[Illustration: FIG. 32 L. RAVEN HILL]
[Illustration: FIG. 33 DANIEL VIERGE]
[Illustration: FIG. 34 P. G. JEANNIOT]
I have thought it advisable in this chapter to select, and to work out in some detail, a few actual problems in illustration, so as to familiarize the student with the practical application of some of the principles previously laid down.
[Illustration: FIG. 35 FROM A PHOTOGRAPH]
[Illustration: FIG. 36 D. A. GREGG]
[Side note: First Problem]
In the first example the photograph, Fig. 35, shows the porch of an old English country church. Let us see how this subject has been interpreted in pen and ink by Mr. D. A. Gregg, Fig. 36. In respect to the lines, the original composition presents nothing essentially unpleasant. Where the strong accent of a picture occurs in the centre, however, it is generally desirable to avoid much emphasis at the edges. For this reason the pen drawing has been “vignetted,”—that is to say, permitted to fade away irregularly at the edges. Regarding the values, it will be seen that there is no absolute white in the photograph. A literal rendering of such low color would, as we saw in the preceding chapter, be out of the question; and so the essential values which directly contribute to the expression of the subject and which are independent of local color or accidental effect have to be sought out. We observe, then, that the principal note of the photograph is made by the dark part of the roof under the porch relieved against the light wall beyond. This is the direct result of light and shade, and is therefore logically adopted as the principal note of Mr. Gregg’s sketch also. The wall at this point is made perfectly white to heighten the contrast. To still further increase the light area, the upper part of the porch has been left almost white, the markings suggesting the construction of the weather-beaten timber serving to give it a faint gray tone sufficient to relieve it from the white wall. The low color of the grass, were it rendered literally, would make the drawing too heavy and uninteresting, and this is therefore only suggested in the sketch. The roof of the main building, being equally objectionable on account of its mass of low tone, is similarly treated. Mr. Gregg’s excellent handling of the old woodwork of the porch is well worthy of study.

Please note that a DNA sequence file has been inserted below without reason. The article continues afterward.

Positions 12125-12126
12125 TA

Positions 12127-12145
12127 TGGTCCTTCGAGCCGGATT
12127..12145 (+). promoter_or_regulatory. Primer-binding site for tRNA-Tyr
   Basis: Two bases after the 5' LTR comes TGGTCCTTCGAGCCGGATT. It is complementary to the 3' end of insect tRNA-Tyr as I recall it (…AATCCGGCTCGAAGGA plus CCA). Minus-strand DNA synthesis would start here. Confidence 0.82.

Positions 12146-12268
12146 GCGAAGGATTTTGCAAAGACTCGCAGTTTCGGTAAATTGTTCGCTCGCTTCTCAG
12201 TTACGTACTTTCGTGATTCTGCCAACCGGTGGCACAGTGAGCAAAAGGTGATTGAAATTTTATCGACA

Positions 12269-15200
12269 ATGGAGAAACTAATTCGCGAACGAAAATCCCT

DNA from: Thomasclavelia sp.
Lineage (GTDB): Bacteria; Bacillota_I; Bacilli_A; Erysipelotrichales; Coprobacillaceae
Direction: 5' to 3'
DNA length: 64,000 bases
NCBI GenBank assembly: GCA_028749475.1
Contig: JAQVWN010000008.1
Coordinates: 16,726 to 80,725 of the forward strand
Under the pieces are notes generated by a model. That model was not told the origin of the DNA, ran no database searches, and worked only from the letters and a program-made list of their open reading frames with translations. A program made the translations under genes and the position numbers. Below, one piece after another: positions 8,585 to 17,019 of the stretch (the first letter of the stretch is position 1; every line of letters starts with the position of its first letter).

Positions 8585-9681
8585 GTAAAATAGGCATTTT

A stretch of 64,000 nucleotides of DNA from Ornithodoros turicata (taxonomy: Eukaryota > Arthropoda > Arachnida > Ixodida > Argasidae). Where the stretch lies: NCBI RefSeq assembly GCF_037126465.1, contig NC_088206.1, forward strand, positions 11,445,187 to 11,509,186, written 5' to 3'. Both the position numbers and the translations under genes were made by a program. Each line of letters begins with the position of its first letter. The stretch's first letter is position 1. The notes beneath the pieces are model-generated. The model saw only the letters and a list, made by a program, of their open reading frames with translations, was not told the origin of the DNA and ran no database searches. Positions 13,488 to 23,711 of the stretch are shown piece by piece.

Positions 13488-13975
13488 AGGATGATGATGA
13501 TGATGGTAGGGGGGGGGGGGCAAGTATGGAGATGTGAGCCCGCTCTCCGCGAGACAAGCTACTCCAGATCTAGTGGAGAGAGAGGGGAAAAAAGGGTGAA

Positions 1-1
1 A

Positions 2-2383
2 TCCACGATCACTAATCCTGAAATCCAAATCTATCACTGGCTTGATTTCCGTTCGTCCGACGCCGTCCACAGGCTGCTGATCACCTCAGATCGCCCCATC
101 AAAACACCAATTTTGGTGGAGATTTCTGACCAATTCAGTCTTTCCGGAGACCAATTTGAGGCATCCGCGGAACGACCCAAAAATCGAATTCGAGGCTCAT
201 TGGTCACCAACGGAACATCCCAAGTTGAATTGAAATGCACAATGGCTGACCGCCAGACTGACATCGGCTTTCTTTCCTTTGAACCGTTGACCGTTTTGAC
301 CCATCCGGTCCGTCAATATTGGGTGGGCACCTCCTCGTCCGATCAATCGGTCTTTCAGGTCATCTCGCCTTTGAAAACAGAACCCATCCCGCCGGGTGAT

[Side note: Second Problem]
Let us take another example. The photograph in Fig. 37 shows a moat-house in Normandy; and, except that the low tones of the foliage are exaggerated by the camera, the conditions are practically those which we would have to consider were we making a sketch on the spot. First of all, then, does the subject, from the point of view at which the photograph is taken, compose well?* It cannot be said that it does.